Below: The official flag of Nunavut, featuring an Inuit Inuksuk)
The National Strategy on Inuit Education (2011) seeks to increase attendance and graduation rates among Inuit children and teens through the use of Inuit language in schools. Called “the greatest social policy change of our time” by Mary Simon, Chairperson of the National Committee on Inuit Education, the plan highlights the fact that roughly 75% of Inuit children do not graduate high school, and those who do soon experience firsthand the disparities in the quality of education received by indigenous versus non-indigenous Canadians. It’s goal is: “to graduate bilingual Inuit children who speak the Inuit language and at least one of Canada’s two official languages, and who possess the skills and knowledge to contribute with pride and confidence to the 21st Century.”
“I think it would be better for everybody [if we learned Inuktitut in school]— not just for people to come to school, but because it would mean so much to the government and it would mean so much to you if you look at it in a good way. It would just make you feel better about yourself.
I just believe that if I spoke my language I would be more connected to our spirits… and connected to the land and it would just feel very good… like, just lots of freedom on the inside… like, feeling it in your soul.”
—Roxanne Anderson, a 17-year-old at Jens Haven Memorial School in Nain on the National Strategy on Inuit Education
(Click here to hear her full CBC interview)
Image Source: The Office of the Languages Commissioner of Nunavut
Inuktitut is used in several modern contexts, including…
- In official proceedings of the Nunavut government as of April 1, 2013 and the signing of the Nunavut Official Languages Act
- Tusaalanga (Translation: “Let me hear it.”): A language learning website and iPhone and iPad app
- Nanivara (Translation: “I’ve found it!”): An Inuktitut search engine
Inuktitut Living Dictionary: A crowd-sourced dictionary
The lyrics of Nunavut rock band The Jerry Cans
Challenges and Conservation: Grassroots Efforts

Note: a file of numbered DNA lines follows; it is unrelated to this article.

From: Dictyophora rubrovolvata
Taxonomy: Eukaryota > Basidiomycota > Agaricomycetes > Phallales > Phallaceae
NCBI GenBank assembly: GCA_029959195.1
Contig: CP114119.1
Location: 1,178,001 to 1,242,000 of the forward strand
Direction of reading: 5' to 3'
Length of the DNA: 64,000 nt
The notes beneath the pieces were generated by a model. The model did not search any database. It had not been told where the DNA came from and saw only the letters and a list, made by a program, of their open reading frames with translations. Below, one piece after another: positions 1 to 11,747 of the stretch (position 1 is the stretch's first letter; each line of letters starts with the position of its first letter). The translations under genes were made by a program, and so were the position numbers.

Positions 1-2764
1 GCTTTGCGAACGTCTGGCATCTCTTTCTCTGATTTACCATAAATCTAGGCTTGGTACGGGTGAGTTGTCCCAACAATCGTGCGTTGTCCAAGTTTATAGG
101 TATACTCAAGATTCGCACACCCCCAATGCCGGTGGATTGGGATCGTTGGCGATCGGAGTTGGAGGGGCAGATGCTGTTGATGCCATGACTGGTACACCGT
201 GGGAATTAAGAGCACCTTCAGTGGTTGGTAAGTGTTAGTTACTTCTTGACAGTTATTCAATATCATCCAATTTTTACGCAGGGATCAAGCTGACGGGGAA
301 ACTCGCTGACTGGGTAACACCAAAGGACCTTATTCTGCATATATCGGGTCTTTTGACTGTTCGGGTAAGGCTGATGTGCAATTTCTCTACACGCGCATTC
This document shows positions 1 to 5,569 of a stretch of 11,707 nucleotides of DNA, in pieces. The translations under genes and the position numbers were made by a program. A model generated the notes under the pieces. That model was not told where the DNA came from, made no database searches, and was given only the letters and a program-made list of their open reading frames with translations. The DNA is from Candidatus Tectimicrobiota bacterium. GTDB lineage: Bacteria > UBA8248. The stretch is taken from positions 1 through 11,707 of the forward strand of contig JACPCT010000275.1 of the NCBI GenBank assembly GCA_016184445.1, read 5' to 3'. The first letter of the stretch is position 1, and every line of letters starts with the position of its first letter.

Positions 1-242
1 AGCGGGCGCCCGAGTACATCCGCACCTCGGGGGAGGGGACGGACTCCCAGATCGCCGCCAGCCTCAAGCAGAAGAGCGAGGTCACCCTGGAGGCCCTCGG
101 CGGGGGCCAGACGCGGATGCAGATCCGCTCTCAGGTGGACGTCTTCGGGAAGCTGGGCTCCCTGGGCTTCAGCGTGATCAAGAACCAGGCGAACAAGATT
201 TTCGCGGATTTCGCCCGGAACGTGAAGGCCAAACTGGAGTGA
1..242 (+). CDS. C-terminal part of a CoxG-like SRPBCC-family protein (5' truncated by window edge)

Inuktitut, like so many of Canada’s indigenous languages, faces many challenges . These include the high rates of unemployment among Canada’s First Nations Peoples as well as the unequal treatment that is experienced by many Inuit people on a daily basis. Because they feel that they
have been underrepresented in governmental proceedings and marginalized in social contexts, individuals who identify with indigenous groups have taken to staging large-scale protests, marches, demonstrations, rallies, and
spontaneous performances of indigenous music to convey the message that their history is still relevant today as an important part of Canada’s culture.
Above: A protestor’s sign demonstrates that an appealing part of the Idle No More movement is its openness to non-indigenous allies.
“We contend that: The Treaties are nation to nation agreements between The Crown and First Nations who are sovereign nations. The Treaties are agreements that cannot be altered or broken by one side of the two Nations. The spirit and intent of the Treaty agreements meant that First Nations peoples would share the land, but retain their inherent rights to lands and resources. Instead, First Nations have experienced a history of colonization which has resulted in outstanding land claims, lack of resources and unequal funding for services such as education and housing.”
Although the movement has not been largely focused on preserving endangered languages, their endangerment is indisputably a symptom of the land and resource inequality they seek to raise awareness of. Language loss is an important part of the lack of representation sensed by many indigenous Canadians, and as their government increasingly requires municipalities to provide education and other services in indigenous languages those services will undoubtedly become a further source of community-building and empowerment for Canada’s Inuit and other First Nations Peoples.
Above: An Idle No More demonstration in Ottawa on Parliament Hill in which non-indigenous and indigenous people (including Inuit and other First Nations people) joined together in a Round Dance to mark an Idle No More Day of Action.